Then the PRI lost power in the national election of 2000—and the Zapatistas, I think, deserve credit for provoking Mexico’s democratic opening because the PRI realised that they were going to have to bend a little bit, or they were going to be faced with a revolution. That’s how things looked back in 1994; it was seen as a possibility. So that’s when they started to allow free elections, more or less. Unfortunately, the political right rather than the left most successfully exploited the democratic opening, with PAN, the National Action Party, coming to power under Vicente Fox, and the neoliberal reform only hastened after that.
Nonetheless, this broke up the three-way nexus between the PRI, the official armed forces and the local paramilitary groups in Chiapas. However, as far as I can tell, the caciques generally remained loyal to the PRI. But maybe the degree of cooperation they were getting from the official armed forces, on a clandestine basis, began to lessen, and that nexus began to weaken. So, in this process, the paramilitaries moved into some degree of abeyance in the first years of the 21st century.
Vicente Fox famously said that he would solve the dilemma of Chiapas and make peace with the Zapatistas in 15 minutes; of course, he failed to do that because the government still hasn’t given them their minimum demand for peace, which is a meaningful constitutional reform instating autonomy for indigenous communities. There was a kind of pseudo-reform, which the Zapatistas did not accept, that came out of the abortive dialogue under President Ernesto Zedillo in the 1990s, but there was never any real such reform, certainly, none that the Zapatista Army of National Liberation ever accepted. So, while there wasn’t any peace deal with the government, contrary to what Fox had hubristically promised, the violence went into abeyance in Chapas, and the government was, to a certain extent, taking a hands-off approach and letting the Zapatista communities run themselves. So, maybe a “repressive tolerance” approach to a certain extent.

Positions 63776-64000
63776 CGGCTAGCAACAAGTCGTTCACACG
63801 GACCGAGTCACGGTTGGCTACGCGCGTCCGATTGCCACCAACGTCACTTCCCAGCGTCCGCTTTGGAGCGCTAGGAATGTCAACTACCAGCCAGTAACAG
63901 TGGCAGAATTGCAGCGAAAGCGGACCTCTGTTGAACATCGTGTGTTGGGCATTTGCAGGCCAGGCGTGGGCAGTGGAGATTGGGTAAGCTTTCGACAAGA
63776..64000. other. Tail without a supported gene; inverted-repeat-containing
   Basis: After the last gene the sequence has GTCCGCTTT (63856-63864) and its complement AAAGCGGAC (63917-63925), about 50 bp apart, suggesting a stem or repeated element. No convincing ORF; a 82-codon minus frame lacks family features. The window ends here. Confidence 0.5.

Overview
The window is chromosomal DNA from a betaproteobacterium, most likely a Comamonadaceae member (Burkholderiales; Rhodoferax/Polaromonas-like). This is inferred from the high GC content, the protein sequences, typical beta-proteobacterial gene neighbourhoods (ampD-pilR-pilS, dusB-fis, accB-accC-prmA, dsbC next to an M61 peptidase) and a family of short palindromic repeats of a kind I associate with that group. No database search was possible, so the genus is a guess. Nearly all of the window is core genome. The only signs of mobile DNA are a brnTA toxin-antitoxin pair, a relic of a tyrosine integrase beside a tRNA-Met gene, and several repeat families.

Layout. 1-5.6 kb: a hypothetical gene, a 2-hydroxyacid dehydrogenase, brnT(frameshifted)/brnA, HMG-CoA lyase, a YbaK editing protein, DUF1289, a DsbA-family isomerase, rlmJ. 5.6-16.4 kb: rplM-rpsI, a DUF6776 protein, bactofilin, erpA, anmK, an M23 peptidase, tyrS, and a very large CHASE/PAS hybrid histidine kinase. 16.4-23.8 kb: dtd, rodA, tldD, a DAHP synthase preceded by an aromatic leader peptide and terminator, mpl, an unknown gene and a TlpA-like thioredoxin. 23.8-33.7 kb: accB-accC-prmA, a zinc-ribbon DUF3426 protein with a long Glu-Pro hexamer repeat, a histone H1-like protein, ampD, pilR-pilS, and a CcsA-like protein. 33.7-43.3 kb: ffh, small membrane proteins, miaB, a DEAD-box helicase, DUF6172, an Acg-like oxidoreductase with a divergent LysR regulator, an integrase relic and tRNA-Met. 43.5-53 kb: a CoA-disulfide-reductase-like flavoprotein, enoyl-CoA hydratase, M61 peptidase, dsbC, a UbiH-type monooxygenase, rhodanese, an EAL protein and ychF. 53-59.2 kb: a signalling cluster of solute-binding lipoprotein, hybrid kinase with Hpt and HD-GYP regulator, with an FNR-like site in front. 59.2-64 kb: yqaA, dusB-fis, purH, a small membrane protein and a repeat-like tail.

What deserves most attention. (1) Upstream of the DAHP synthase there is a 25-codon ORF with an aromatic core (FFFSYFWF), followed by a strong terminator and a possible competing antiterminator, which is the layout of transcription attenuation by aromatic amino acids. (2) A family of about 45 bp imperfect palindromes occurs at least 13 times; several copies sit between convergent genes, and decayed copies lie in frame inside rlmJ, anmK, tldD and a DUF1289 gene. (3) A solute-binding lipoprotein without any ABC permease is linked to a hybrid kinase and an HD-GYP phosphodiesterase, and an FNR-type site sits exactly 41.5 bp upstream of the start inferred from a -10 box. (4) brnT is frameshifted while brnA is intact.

What started to happen in the meantime was that the narco wars got out of control, initially mainly affecting northern Mexico and the entry ports into the United States, where the rival Tijuana, Juárez and Gulf cartels were vying for control of those border crossings. But in the years after 2000, the violence began to spread throughout Mexico, basically making its way from the north southwards, with the cartels trying to establish control over traffic routes through the entire country, as well as control of poppy cultivation and cannabis cultivation, and also began to take on more of an actual paramilitary element, with groups like the Zetas emerging. And then Felipe Calderón, Fox’s successor, also from the PAN, unleashed the army on the cartels—which only predictably had the effect of dramatically escalating the violence.